Read more here to find out how the government's Disabled Welfare Foundation had outlined an action plan to rehabilitate beggars so that "they can't create nuisances or tarnish the country's image". A survey is planned led by a 'top TV star' and charities are also pretty much vocal on the roots and reasons of why there is a huge influx of beggars in the capital. Honestly, I don't see how effective this 'special zone' would be to reduce the miseries of these beggars, some of them are 'happy-go-lucky beggars' any ways and have decided to join this 'business' voluntarily or due to family traditions. Now for the real victims of natural calamities, acute poverty...it needs a greater planning to re-establish them in the society, or to convert them long term into some sort of a workforce. Following the principles of cause and effect, we always come up with knee jerk reactions and 'measures' to prevent the 'effects' and the by-products, comfortably procrastinating to remedy the root causes that cause the eventual not-so-good effects i.e. floods of beggars in this case.
I wonder how this special begging zone would be. Some questions begging to be answered are...
1. Will there be any physical boundary to demarcate this zone?
2. Which areas are likely to be labelled as this unfortunate zone?
3. How the residents of that area would feel? Would they be termed as beggars too?
4. Will the property prices go down/up in that special zone?
5. What kind of nuisances would the beggars be allowed to create inside this zone? Please give examples.
6. Can someone apply to become a beggar and get some sort of a permit to start begging in that zone?
7. Will the government introduce similar schemes especially right after Eid holidays when non-Dhakaiyyas go to their native district towns/villages? From now on, those who were born out of the capital would require special 'zone permits' (visas?) to stay, work, live inside the 'zoned' Dhaka city? Who knows the administration might think such fantasy schemes would help reduce the traffic jam and over population of Dhaka city. So rather than addressing the problems at the root, they might do some stunt here too.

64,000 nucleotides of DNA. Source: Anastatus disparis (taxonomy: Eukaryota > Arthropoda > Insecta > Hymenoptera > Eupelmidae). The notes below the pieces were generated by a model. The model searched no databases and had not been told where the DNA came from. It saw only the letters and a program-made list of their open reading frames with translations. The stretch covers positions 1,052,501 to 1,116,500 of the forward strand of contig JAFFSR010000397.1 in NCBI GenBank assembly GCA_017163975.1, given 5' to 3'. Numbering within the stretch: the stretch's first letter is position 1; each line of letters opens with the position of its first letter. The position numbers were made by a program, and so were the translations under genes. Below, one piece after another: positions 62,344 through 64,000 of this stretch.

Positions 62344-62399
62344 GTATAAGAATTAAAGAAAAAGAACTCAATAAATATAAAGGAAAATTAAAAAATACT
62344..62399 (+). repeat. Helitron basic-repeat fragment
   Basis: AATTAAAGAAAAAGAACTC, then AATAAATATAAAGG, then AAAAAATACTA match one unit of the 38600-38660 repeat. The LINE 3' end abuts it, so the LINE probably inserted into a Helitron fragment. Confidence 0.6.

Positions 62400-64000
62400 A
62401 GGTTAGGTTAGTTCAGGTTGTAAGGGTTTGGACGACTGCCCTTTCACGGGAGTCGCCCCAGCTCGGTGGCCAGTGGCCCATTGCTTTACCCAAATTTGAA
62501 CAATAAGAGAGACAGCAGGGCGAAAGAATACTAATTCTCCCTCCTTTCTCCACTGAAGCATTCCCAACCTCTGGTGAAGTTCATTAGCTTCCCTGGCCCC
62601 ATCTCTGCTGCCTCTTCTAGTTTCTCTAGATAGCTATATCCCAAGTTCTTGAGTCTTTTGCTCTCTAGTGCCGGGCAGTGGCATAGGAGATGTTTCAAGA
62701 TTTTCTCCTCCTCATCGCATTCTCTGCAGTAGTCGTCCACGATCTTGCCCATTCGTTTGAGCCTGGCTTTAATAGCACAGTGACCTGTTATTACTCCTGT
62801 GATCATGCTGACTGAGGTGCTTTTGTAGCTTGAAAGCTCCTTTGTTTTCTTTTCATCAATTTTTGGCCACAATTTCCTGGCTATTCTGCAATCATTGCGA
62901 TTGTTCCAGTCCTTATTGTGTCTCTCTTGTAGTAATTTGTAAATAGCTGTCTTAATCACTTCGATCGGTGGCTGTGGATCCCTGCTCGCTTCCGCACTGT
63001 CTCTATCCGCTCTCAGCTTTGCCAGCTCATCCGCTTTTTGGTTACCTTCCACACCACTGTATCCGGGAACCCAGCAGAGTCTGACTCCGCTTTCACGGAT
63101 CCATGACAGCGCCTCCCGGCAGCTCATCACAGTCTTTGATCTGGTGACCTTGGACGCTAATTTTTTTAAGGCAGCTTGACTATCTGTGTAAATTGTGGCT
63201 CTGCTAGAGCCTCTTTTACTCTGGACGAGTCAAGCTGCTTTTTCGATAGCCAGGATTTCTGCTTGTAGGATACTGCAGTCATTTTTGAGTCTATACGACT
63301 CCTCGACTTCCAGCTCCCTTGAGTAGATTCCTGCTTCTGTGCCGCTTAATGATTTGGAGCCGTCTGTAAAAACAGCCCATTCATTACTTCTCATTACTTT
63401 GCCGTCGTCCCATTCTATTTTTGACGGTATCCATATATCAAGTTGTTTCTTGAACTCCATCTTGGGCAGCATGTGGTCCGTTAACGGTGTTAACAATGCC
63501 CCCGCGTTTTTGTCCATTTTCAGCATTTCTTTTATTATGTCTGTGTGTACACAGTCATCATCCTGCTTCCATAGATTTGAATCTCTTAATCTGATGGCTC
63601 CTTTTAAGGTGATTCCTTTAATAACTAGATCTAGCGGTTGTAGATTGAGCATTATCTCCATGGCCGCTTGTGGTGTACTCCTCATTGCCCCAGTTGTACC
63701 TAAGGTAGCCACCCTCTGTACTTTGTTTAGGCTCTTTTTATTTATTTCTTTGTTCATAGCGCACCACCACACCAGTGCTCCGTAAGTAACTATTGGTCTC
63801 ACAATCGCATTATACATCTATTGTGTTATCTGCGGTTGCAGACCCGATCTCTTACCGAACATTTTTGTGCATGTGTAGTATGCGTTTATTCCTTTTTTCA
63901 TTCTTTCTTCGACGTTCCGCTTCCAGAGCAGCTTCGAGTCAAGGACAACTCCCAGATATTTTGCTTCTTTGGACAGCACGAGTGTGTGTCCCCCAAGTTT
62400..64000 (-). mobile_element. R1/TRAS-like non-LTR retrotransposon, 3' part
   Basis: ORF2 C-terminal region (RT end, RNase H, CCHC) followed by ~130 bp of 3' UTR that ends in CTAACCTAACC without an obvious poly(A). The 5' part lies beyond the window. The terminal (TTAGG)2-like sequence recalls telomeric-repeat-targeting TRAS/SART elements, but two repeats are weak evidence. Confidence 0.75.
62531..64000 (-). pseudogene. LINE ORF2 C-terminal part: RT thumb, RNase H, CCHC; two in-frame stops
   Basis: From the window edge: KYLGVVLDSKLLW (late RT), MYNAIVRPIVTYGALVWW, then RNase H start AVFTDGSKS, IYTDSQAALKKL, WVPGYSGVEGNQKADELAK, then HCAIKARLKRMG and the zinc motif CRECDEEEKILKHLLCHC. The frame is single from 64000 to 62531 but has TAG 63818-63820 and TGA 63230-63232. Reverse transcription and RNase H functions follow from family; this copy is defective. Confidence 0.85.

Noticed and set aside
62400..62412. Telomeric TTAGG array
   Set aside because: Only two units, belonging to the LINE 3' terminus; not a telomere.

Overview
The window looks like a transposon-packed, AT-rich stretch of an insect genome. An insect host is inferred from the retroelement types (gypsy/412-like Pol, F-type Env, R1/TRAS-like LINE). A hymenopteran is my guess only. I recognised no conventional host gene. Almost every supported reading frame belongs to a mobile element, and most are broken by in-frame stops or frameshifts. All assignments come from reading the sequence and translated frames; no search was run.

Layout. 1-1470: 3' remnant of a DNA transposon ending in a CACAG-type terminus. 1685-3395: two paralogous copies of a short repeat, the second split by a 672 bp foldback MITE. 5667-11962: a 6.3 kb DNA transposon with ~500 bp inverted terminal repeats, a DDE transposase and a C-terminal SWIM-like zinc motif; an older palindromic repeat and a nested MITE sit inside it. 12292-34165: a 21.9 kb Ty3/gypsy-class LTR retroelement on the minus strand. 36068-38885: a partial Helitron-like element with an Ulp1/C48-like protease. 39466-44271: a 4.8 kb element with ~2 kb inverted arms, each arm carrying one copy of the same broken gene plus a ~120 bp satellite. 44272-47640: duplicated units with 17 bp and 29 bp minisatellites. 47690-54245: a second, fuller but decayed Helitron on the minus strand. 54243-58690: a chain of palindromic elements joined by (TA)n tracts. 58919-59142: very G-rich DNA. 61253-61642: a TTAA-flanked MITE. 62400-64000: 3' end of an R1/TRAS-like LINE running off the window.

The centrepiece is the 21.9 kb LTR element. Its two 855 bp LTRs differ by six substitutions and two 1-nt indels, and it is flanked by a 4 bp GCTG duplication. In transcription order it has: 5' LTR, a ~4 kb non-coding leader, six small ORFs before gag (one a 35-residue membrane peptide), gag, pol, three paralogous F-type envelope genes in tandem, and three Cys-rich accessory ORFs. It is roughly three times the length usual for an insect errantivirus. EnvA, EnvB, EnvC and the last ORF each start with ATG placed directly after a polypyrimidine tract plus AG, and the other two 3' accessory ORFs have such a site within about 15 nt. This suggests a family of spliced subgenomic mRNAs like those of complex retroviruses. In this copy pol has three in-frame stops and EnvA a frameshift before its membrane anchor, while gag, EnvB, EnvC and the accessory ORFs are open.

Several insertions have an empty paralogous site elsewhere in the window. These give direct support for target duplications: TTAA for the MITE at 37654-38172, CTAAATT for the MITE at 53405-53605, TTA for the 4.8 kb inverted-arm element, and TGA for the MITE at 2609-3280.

I have heard that there had been some 'begging businessmen' who had been begging professionally for decades around the religious hotspots in Dhaka and are proud owners of multi-story flats in the capital. I used to confront the seriously out of rhythm 'sufi begging tunes' of a band of five beggars beside the Australian High Commission in Gulshan-2. Then there was the young ones who used to follow a 'trick or treat' approach in the traffic intersections. They used to assume how long-lasting your relationship will be if you happen to be sitting with your wife/girlfriend in the CNG (auto-rickshaw) and give you blessings, provided you pay some quick cash. Failure to do so sometimes followed with abuse too from safer distances. Personally I always avoided the too young and mischievious ones, the young, single moms with new borns who refused offers of working at home as maids or in any garments company. Not to mention the yearly fracas that takes place on the day of Eid ul Azha with women, children fighting over the 'third portion' of the meat and eventually reselling it and reselling it and reselling it. So much so for religious purpose. I preferred to pay some extra to the old rickshaw puller or to the ferry-wallahs who turned sweat to money everyday to meet their minimum living needs.
Certainly the act of begging is not something to be ridiculed, rather the reactions to tackle this problem is worthy of serious scrutiny and sarcasm. Like many other important problems of governance, this issue was never thought of. I hope whatever we plan now lasts beyond 5 years. A troika partnership among NGOs, private sector and government agencies is a must. Also we need to keep in mind that we as a nation has a tendency to go 'palms up' especially to donors and foreign aid agencies. That certainly trickles down to bottom, so we need to weed out those who prefer to beg just because its easy, requires no or little 'hardwork' and because the government is providing 'free zones' for them to beg and continue their trade.